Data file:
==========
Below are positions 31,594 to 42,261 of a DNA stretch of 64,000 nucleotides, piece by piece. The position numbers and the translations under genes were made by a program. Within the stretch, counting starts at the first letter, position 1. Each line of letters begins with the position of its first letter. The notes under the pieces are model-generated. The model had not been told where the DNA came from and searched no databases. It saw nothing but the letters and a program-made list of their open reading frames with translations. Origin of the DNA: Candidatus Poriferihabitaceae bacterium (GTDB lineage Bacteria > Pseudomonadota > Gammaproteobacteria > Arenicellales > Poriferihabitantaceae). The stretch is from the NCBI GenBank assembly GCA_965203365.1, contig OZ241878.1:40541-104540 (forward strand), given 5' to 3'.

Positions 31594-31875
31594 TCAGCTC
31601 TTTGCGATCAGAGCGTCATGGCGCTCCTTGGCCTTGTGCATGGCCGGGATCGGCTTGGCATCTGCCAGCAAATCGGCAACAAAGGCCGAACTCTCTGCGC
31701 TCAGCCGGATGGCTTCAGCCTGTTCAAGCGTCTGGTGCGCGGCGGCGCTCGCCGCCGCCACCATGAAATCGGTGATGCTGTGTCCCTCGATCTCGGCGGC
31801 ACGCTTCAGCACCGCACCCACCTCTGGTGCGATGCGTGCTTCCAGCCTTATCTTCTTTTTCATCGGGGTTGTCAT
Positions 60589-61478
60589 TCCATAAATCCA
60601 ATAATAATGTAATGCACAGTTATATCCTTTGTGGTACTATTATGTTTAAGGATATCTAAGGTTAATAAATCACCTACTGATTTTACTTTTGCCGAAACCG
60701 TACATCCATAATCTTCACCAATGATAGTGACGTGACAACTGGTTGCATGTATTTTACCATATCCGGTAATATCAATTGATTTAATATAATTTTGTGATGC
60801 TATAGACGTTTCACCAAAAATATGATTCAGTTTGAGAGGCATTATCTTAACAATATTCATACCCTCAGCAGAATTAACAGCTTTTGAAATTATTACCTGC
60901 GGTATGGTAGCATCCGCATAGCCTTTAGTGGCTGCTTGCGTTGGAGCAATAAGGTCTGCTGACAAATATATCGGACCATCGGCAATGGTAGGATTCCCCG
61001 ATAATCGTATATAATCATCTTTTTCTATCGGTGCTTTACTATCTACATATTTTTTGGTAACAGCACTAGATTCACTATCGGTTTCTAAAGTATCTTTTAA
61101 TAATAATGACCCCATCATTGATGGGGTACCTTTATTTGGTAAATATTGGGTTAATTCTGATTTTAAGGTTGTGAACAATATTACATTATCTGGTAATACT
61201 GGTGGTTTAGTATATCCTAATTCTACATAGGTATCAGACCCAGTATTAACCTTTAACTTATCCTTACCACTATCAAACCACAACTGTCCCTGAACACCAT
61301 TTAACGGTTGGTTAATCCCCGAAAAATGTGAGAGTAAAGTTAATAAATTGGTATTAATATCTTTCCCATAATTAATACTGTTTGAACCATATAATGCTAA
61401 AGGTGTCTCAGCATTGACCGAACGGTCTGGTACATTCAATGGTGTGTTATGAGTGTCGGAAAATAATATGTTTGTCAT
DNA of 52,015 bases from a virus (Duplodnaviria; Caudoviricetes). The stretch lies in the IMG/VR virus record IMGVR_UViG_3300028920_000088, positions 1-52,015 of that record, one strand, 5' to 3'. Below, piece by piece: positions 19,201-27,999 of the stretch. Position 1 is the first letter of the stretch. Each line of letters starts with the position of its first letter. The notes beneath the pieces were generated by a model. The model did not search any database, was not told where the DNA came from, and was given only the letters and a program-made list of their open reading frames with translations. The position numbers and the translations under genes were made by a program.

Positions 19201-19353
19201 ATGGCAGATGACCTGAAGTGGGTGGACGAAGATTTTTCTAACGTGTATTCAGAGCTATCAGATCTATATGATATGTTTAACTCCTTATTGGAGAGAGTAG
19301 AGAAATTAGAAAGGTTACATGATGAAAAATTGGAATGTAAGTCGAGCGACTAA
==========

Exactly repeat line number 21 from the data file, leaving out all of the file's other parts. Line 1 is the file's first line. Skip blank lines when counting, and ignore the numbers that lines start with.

19301 AGAAATTAGAAAGGTTACATGATGAAAAATTGGAATGTAAGTCGAGCGACTAA